Who is eligible to apply?
Applicants need a doctoral degree or at least four years’ full-time research experience by the time of the call deadline. They can be of any age and nationality.
The Fellow must not have lived or worked in the UK for more than 12 months during the three years up to the closing date of the call (9 September 2020). For the Individual Fellowship Society and Enterprise Panel, Career Restart Panel and Reintegration Panel, researchers must not have resided or carried out their main activity in the UK for more than 3 years in the 5 years immediately before the call deadline.
What does the application involve?
The proposal should be prepared by the researcher in cooperation with the applicant organisation – The University of Edinburgh, which is represented by the main supervisor in the framework of the proposal. It includes two parts: part B1, a 10-page research proposal comprising of three different sections: Excellence, Impact and Implementation and part B2, the CV of the fellow and the description of the Host Institution.
Support from Edinburgh Research Office
Edinburgh Research Office offers two different levels of support ranging from self-guidance to full proposal review. For full proposal review, we strongly advise you to contact our office at: email@example.com as we provide assistance on a first come first served basis and we have a limit to the number of proposals we can review.
Online information webinar for potential Fellows
We will be holding a webinar at 10.00 am 11 June 2020, aimed at those interested in applying for a MSCA Fellowship. We encourage Edinburgh PIs to share this information with potential fellowship applicants.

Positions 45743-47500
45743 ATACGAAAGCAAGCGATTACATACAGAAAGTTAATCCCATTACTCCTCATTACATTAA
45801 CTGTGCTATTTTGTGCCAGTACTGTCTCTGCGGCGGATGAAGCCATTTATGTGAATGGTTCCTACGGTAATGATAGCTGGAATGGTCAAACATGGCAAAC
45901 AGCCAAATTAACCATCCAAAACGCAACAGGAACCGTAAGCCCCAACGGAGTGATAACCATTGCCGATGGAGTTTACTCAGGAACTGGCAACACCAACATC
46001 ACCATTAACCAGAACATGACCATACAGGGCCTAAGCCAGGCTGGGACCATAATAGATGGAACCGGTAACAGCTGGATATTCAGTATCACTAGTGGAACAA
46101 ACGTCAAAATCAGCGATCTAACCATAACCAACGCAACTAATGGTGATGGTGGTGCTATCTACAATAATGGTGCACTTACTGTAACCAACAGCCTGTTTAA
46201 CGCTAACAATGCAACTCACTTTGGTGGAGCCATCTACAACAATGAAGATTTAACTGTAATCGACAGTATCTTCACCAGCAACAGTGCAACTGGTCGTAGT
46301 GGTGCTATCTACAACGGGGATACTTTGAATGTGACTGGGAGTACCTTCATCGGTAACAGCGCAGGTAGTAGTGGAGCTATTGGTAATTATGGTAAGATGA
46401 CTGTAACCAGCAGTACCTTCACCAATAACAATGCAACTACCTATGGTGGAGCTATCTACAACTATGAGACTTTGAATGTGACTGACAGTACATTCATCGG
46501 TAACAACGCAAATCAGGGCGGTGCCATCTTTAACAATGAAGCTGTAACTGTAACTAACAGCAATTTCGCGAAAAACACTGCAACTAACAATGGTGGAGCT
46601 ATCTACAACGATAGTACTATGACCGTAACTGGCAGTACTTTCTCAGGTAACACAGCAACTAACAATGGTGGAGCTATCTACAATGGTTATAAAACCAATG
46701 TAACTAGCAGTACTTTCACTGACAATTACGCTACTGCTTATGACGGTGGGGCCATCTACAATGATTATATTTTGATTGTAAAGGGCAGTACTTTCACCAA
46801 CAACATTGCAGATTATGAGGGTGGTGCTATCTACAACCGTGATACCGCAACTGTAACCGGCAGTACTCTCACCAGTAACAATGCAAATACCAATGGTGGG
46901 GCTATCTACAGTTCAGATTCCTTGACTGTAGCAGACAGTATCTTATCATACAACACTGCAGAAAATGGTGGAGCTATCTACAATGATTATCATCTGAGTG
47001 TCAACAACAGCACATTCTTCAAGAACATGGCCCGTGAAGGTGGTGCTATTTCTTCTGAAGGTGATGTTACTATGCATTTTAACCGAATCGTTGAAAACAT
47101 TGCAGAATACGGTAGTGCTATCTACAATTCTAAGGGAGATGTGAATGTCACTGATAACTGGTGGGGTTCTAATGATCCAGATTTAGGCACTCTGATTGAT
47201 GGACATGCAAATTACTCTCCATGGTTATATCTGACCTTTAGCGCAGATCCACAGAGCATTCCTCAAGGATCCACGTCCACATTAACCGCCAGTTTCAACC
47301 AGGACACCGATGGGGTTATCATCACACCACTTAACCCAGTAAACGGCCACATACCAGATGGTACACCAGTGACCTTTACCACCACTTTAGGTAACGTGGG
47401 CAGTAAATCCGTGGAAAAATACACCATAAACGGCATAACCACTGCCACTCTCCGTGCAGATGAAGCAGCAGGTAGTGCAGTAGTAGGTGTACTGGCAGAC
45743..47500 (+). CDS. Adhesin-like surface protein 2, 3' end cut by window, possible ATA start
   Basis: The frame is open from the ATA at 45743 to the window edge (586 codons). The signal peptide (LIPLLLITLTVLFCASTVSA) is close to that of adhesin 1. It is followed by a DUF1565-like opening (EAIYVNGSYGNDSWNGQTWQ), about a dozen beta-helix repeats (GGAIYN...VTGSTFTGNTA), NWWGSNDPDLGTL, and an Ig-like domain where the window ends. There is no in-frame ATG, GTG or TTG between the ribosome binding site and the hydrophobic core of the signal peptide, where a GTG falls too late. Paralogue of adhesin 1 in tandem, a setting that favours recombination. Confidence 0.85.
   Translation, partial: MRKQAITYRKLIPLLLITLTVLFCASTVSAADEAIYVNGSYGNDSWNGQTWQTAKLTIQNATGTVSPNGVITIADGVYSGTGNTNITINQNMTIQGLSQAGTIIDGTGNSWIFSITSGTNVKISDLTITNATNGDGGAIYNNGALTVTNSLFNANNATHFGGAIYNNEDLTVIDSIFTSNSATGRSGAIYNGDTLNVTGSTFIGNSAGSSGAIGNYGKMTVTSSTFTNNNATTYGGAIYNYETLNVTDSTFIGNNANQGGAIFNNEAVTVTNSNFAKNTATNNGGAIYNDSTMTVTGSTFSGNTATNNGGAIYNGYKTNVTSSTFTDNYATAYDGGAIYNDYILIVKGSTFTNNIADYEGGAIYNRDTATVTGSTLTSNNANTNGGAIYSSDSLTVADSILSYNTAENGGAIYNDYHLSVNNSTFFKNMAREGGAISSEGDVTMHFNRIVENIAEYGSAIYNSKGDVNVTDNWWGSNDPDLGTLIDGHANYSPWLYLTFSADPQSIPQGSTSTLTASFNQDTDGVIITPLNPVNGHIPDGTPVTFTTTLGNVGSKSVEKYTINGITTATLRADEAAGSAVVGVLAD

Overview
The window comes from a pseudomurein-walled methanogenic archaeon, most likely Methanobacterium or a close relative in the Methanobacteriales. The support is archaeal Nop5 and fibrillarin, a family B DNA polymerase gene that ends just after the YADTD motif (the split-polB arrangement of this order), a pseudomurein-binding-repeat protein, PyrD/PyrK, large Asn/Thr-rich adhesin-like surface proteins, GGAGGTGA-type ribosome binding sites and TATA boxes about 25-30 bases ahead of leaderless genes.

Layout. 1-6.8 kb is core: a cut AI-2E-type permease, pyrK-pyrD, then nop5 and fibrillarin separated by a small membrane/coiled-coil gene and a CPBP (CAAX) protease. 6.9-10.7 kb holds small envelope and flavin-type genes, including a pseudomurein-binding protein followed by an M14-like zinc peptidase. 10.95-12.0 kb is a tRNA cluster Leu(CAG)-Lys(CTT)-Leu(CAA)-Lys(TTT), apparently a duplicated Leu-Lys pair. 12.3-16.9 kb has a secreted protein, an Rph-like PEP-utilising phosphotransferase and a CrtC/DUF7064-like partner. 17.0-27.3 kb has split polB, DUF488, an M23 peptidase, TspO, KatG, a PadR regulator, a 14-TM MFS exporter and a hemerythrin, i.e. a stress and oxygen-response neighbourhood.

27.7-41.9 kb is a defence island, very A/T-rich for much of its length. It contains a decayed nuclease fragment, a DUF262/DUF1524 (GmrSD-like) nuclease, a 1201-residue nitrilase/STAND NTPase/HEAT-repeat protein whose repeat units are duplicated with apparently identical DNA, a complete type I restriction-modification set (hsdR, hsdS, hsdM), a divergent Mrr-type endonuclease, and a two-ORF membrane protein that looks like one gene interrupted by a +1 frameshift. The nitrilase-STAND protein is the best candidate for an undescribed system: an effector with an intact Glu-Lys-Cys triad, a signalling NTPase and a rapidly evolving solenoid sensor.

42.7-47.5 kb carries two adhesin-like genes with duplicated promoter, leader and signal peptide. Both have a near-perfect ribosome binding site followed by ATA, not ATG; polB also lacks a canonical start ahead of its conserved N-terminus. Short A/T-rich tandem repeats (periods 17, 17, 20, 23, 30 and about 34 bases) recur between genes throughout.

During the webinar, we will provide all necessary information regarding the development of a successful proposal, as well as pitfalls to avoid. The webinar will be followed by a Q&A session. Potential Fellows need the agreement of a University of Edinburgh supervisor to attend the webinar.
The webinar is free of charge. To register or if you have any questions about this please email Dr Eirini Theofanidou: E.Theofanidou@ed.ac.uk by 9 June.
The Withdrawal Agreement and EU funding
The Withdrawal Agreement as agreed between the European Union and the United Kingdom entered into force on 1 February 2020. In overall terms, on the basis of the Withdrawal Agreement, the UK-based legal entities will continue to be fully eligible to participate and receive funding in the current 2014-2020 EU programmes, including this call of Horizon 2020, as if the UK were a member state until the closure of these programmes, unless security considerations apply. This means that UK beneficiaries can continue – without interruption – to receive grants awarded under the current and previous multiannual financial frameworks (MFFs) until their end dates, even if these are after 2020.
In light of the above, for the Reintegration Panel and Global Fellowships, researchers who are UK nationals and long term residents (including periods spent within UK) will also continue to be eligible.